New York State Court of Claims

New York State Court of Claims

MINIX v. THE STATE OF NEW YORK, #2006-040-003, Claim No. 110439, Motion Nos. M-72319, CM-72418


Synopsis


Claimant’s motion for summary judgment denied. State’s cross-motion to dismiss claim as untimely served and filed also denied.

Case Information

UID:
2006-040-003
Claimant(s):
JOSHUA J. MINIX
Claimant short name:
MINIX
Footnote (claimant name) :

Defendant(s):
THE STATE OF NEW YORK
Footnote (defendant name) :

Third-party claimant(s):

Third-party defendant(s):

Claim number(s):
110439
Motion number(s):
M-72319
Cross-motion number(s):
CM-72418
Judge:
CHRISTOPHER J. McCARTHY
Claimant’s attorney:
Joshua J. Minix, Pro Se
Defendant’s attorney:
ELIOT SPITZER
Attorney General of the State of New YorkBy: Michael C. Rizzo, Esq., AAG
Third-party defendant’s attorney:

Signature date:
November 16, 2006
City:
Albany
Comments:

Official citation:

Appellate results:

See also (multicaptioned case)



Decision

For the reasons set forth below, Claimant’s motion for summary judgment is denied and the State’s cross motion for summary judgment to dismiss the claim as untimely served and filed is also denied. The claim alleges negligence, medical malpractice and product liability with respect to soap Claimant was provided by Defendant and subsequent treatment for skin irritation.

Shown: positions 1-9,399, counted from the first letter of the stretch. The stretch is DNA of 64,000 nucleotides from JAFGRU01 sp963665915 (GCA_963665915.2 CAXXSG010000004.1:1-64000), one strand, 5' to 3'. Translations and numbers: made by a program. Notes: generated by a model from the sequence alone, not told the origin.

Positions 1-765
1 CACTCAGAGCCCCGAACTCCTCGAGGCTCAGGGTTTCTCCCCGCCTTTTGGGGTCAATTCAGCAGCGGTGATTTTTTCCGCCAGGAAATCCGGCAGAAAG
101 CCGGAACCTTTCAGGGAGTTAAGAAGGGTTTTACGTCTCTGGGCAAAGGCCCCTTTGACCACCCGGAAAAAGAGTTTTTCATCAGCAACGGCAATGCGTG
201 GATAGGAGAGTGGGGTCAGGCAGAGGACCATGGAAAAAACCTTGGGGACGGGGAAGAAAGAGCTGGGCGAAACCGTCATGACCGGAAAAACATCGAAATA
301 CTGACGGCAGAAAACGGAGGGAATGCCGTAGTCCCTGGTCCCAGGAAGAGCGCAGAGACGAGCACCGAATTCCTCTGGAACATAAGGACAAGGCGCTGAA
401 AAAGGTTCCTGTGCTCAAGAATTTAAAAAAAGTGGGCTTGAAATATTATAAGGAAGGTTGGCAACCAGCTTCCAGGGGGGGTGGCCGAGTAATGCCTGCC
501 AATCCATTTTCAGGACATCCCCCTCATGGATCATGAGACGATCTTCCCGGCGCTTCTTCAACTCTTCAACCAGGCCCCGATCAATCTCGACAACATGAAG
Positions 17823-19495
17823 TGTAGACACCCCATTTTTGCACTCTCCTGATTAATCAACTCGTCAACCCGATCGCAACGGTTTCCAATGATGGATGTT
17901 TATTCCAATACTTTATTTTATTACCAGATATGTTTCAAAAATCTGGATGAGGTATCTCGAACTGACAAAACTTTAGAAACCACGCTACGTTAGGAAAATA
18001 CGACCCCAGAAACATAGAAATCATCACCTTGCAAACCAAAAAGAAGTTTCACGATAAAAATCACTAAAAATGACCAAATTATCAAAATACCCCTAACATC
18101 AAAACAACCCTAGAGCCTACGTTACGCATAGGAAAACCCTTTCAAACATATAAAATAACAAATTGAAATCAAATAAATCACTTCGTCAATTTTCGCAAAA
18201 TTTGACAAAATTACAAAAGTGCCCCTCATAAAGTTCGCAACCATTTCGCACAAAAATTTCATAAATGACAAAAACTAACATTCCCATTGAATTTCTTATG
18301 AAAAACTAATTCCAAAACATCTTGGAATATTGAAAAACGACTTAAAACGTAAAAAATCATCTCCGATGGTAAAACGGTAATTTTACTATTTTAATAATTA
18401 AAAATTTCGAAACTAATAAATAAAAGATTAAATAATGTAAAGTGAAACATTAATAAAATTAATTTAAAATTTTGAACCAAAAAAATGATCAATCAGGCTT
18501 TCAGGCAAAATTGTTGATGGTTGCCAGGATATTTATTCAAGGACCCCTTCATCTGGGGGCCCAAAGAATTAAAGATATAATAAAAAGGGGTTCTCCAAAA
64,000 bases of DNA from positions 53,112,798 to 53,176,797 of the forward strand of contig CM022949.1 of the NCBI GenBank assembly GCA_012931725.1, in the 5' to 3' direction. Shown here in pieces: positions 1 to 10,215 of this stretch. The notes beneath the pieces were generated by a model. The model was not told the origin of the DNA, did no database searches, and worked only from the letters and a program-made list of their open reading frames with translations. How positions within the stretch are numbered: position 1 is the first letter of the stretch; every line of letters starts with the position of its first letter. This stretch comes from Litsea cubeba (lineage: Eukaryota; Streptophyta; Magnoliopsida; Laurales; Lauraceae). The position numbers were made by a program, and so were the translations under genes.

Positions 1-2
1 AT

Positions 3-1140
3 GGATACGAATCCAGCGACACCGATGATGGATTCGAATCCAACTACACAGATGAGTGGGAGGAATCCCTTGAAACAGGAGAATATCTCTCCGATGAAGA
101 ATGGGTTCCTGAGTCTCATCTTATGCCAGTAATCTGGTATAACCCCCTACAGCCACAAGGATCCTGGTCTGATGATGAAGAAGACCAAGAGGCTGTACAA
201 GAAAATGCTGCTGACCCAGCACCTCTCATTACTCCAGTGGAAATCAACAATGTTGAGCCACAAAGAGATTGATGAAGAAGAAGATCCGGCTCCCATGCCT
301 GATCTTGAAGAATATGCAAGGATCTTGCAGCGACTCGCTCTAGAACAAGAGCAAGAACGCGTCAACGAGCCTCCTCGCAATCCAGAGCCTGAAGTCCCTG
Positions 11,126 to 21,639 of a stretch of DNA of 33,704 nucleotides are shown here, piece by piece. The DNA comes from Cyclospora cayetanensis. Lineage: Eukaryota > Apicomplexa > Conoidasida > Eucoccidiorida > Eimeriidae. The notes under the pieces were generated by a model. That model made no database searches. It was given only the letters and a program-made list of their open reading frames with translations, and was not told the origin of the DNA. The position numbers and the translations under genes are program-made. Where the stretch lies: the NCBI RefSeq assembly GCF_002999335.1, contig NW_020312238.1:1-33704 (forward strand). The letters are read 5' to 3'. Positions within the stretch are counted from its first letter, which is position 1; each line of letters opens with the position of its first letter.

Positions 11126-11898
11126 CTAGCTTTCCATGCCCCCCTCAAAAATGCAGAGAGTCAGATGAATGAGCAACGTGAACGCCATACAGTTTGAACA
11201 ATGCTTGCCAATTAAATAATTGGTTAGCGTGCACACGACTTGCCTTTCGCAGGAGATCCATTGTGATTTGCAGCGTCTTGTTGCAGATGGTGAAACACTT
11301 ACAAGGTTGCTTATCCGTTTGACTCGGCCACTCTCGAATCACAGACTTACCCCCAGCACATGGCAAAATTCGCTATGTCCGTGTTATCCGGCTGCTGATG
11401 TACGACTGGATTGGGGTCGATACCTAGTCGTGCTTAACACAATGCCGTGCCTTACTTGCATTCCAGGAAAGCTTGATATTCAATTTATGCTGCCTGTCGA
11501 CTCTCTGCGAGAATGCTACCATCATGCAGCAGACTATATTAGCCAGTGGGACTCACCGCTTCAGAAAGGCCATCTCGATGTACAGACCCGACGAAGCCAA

Summary judgment is a drastic remedy to be granted sparingly and only where no material issue of fact is demonstrated in the papers related to the motion (see, Crowley’s Milk Co. v Klein, 24 AD2d 920, Wanger v Zeh, 45 Misc 2d 93, affd 26 AD2d 729). The proponent of a summary judgment motion must make a prima facie showing of entitlement to judgment as a matter of law, tendering sufficient evidence to demonstrate the absence of any material issue of fact (Winegrad v New York Univ. Med. Center, 64 NY2d 851, 853; Sillman v Twentieth Century-Fox Film Corp., 3 NY2d 395, 404). Failure to make such a prima facie showing requires a denial of the motion, regardless of the sufficiency of the opposing papers (Winegrad v New York Univ. Med. Center, 64 NY2d 851, supra at page 853). Claimant’s submission fails to establish entitlement to judgment as a matter of law. General allegations that are conclusory in nature and unsupported by competent evidence tending to establish the essential elements of the claim are insufficient (see, JMD Holding Corp. v Congress Fin. Corp., 4 NY3d 373, 384-385). Claimant’s affidavit asserts he is entitled to summary judgment because Claimant believes the State’s answer is evasive and its response to his demand for a bill of particulars is not responsive. If Claimant believes the responses are improper, the proper motion is one to compel a response to the demand for a bill of particulars (CPLR 3042 [c]). Even assuming the State’s response is not sufficient, the demand seeks particulars as to the Defendant’s affirmative defenses. Claimant has the burden of proving the State’s negligence. The State has the burden of proving its affirmative defenses. The alleged failure to provide adequate responses regarding affirmative defenses does not entitle Claimant to judgment as a matter of law. Claimant has failed to establish with competent evidence that the State negligently manufactured the soap or that the State’s employees provided inadequate medical care. Claimant’s motion is, therefore, denied.